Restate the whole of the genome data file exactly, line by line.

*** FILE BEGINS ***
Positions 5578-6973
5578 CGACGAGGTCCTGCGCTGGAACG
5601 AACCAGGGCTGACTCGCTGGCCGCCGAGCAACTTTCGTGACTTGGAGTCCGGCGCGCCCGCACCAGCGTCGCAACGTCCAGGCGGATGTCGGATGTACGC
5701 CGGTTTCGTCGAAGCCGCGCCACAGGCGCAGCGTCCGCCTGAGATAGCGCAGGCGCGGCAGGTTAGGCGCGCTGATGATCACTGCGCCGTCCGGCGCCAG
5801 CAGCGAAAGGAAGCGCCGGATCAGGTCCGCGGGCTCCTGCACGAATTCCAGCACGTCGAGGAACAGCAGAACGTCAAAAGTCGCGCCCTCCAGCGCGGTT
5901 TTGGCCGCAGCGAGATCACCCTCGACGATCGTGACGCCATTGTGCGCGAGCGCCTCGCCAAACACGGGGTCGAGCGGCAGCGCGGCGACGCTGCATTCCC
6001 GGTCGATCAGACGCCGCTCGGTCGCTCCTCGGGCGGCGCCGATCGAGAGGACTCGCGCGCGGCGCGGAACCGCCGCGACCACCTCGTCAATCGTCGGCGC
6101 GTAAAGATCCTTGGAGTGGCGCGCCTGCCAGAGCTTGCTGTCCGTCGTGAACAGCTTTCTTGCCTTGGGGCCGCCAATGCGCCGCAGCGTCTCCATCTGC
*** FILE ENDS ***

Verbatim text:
Positions 5578-6973
5578 CGACGAGGTCCTGCGCTGGAACG
5601 AACCAGGGCTGACTCGCTGGCCGCCGAGCAACTTTCGTGACTTGGAGTCCGGCGCGCCCGCACCAGCGTCGCAACGTCCAGGCGGATGTCGGATGTACGC
5701 CGGTTTCGTCGAAGCCGCGCCACAGGCGCAGCGTCCGCCTGAGATAGCGCAGGCGCGGCAGGTTAGGCGCGCTGATGATCACTGCGCCGTCCGGCGCCAG
5801 CAGCGAAAGGAAGCGCCGGATCAGGTCCGCGGGCTCCTGCACGAATTCCAGCACGTCGAGGAACAGCAGAACGTCAAAAGTCGCGCCCTCCAGCGCGGTT
5901 TTGGCCGCAGCGAGATCACCCTCGACGATCGTGACGCCATTGTGCGCGAGCGCCTCGCCAAACACGGGGTCGAGCGGCAGCGCGGCGACGCTGCATTCCC
6001 GGTCGATCAGACGCCGCTCGGTCGCTCCTCGGGCGGCGCCGATCGAGAGGACTCGCGCGCGGCGCGGAACCGCCGCGACCACCTCGTCAATCGTCGGCGC
6101 GTAAAGATCCTTGGAGTGGCGCGCCTGCCAGAGCTTGCTGTCCGTCGTGAACAGCTTTCTTGCCTTGGGGCCGCCAATGCGCCGCAGCGTCTCCATCTGC